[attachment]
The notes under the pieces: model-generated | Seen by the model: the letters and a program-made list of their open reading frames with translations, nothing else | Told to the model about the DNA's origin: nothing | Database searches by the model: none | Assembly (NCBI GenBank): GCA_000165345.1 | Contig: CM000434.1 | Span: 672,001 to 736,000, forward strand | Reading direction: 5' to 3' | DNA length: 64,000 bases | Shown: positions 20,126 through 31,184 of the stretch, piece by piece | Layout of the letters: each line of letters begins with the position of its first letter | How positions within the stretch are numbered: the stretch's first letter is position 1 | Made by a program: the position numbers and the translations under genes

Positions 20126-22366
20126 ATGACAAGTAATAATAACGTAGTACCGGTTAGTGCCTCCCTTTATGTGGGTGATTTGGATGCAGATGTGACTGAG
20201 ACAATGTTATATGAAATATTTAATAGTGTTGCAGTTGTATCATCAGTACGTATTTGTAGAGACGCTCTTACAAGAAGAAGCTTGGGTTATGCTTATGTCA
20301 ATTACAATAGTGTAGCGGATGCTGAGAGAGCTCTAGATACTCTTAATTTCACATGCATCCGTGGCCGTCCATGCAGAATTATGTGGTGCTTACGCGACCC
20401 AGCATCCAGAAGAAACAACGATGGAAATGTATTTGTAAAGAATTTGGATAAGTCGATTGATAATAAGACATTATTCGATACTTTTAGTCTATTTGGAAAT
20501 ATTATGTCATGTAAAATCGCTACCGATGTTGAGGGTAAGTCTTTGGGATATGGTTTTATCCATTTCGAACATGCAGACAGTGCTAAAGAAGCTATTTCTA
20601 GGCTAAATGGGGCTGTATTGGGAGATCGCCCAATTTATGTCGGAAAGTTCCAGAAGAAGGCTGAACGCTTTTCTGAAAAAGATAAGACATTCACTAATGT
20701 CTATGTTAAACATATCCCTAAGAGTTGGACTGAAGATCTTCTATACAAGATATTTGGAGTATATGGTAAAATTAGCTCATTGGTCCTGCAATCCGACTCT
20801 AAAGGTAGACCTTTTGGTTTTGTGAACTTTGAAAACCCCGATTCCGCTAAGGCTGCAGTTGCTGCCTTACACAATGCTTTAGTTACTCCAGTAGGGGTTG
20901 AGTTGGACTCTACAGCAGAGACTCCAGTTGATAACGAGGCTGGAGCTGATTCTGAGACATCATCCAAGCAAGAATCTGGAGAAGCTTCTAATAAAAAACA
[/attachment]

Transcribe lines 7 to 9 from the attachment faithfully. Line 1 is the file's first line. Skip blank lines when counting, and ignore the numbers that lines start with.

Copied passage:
20501 ATTATGTCATGTAAAATCGCTACCGATGTTGAGGGTAAGTCTTTGGGATATGGTTTTATCCATTTCGAACATGCAGACAGTGCTAAAGAAGCTATTTCTA
20601 GGCTAAATGGGGCTGTATTGGGAGATCGCCCAATTTATGTCGGAAAGTTCCAGAAGAAGGCTGAACGCTTTTCTGAAAAAGATAAGACATTCACTAATGT
20701 CTATGTTAAACATATCCCTAAGAGTTGGACTGAAGATCTTCTATACAAGATATTTGGAGTATATGGTAAAATTAGCTCATTGGTCCTGCAATCCGACTCT